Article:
Of course you have your own opinions and you want to stand strong behind them. You will emphasize your point of view and you’ll try to prove the thesis statement with strong arguments, but that doesn’t mean you can simply neglect the opposing side. When you’re working on a grad-level paper, you have to prove you’ve studied all sides of the issue and you understand the opposing arguments.

If, for example, you’re writing a paper on the health benefits of marijuana and you really want to prove its value for patients with various diseases, you also have to pay attention to the warnings and side effects. Don’t neglect the studies that showcase warning results; just make sure to explain why your arguments beat the ones on the opposing side.

4.    References

When you’re writing an academic paper, you have to be very precise with the information you use. After the research stage, you will have a pile of resources that can prove your arguments. It’s really important to use them in the right manner. For example, you can’t just say “many cancer patients have found relief in treatment with medical marijuana.” You need to give precise information: how many patients? What studies offer such proof? You will use such information in the paper, and you need to reference it. Google may trick you into using unreliable resources, so you have to be sure you’re getting the data from reliable websites before referencing any online source.

There are three major citation styles, which are usually requested in academic writing: APA, MLA, and Chicago. Make sure to understand the requirements of the style you implement, since each comma and capital letter makes a difference.

5.    Uniformity and logical flow

Consistency refers to two different aspects of the academic paper: the uniformity of your writing style and the logical flow of your arguments. For example, you cannot use both email and e-mail in your paper; you need to commit to one form. Your style should be consistent: if you’re expressing yourself through complex sentences in the introduction, it would be wise to maintain such writing throughout the entire paper.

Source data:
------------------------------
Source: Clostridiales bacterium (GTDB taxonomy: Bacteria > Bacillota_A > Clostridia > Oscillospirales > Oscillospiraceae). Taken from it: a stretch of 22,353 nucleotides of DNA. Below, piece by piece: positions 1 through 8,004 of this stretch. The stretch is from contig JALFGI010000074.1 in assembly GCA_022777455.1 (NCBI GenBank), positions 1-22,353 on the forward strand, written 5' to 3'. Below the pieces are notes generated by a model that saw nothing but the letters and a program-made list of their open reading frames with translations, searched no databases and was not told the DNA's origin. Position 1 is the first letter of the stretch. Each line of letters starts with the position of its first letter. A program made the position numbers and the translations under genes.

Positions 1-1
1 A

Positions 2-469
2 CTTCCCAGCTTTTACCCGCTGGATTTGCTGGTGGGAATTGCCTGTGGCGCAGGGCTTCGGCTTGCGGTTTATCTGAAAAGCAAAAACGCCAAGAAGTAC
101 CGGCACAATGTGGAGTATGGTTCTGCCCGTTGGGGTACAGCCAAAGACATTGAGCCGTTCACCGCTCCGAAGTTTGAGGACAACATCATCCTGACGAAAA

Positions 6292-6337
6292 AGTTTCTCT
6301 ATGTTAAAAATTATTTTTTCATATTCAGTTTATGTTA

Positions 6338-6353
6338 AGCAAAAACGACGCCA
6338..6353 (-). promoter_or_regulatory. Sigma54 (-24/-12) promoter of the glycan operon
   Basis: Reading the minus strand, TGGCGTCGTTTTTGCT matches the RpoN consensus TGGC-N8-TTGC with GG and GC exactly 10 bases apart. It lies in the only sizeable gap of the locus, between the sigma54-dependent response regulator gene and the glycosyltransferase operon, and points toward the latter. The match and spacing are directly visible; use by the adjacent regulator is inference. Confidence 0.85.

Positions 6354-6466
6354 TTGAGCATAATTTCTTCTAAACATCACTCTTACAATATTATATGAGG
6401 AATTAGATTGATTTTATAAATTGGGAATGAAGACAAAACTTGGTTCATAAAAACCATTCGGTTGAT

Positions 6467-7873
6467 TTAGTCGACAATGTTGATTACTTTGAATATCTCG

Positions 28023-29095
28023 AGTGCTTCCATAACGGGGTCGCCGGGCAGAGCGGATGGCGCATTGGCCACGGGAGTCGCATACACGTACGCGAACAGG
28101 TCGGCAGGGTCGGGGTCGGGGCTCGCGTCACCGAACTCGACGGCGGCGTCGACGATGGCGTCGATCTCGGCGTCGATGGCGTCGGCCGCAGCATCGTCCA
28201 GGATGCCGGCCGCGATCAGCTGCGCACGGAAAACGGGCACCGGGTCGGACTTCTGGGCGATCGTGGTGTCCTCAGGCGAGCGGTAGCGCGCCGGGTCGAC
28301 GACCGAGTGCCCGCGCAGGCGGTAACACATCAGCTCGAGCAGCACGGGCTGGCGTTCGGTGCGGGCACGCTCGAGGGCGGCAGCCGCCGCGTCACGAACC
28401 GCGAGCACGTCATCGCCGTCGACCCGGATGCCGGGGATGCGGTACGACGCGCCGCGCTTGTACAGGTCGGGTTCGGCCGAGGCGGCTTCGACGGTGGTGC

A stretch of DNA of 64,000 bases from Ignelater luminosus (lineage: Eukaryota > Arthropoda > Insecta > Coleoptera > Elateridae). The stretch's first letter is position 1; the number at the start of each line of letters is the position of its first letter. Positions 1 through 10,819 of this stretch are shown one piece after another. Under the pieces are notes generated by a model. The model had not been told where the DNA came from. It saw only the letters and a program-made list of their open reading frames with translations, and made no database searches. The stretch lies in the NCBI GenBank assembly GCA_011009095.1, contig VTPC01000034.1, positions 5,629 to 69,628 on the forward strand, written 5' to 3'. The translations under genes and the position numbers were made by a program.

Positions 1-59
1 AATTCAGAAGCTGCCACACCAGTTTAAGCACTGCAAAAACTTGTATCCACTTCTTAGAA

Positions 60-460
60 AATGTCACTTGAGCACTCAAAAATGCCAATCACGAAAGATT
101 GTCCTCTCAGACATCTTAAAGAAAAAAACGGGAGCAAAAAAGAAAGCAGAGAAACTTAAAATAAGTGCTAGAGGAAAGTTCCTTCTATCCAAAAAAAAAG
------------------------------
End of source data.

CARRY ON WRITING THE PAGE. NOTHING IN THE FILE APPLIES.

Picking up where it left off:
An academic paper with a flawless logical flow leads the reader from the introduction to the very last sentence without causing any confusion. When you’re done with the first draft, you need to read and revise the paper to make sure there are no information gaps. Read it from the position of someone who doesn’t understand anything about the particular topic. Then, make sure that all arguments are consistent and related to the thesis statement. Don’t think twice before you get rid of repetitive or unnecessary sentences and paragraphs. Each piece of the puzzle has to be relevant to the main impression you want to achieve.

Do You Understand what a Great Academic Paper Is Made of? Now, Practice!

You can’t become a talented academic writer overnight. The principles of skilled writing are basic, so you understood them well when you read the descriptions above. However, you need to put them into practice! You’ll become a better writer if you keep working on your papers and you invest a lot of energy into every single stage of the process.

You don’t have a specific assignment to work on? Then, pick a topic you like and practice writing! The above-listed principles stand for academic writing of all types, so they will work if you’re dealing with an essay, thesis, dissertation, research paper, or any other type of content. Once you get them right, you’ll be ready to deal with any writing challenge that gets in your way.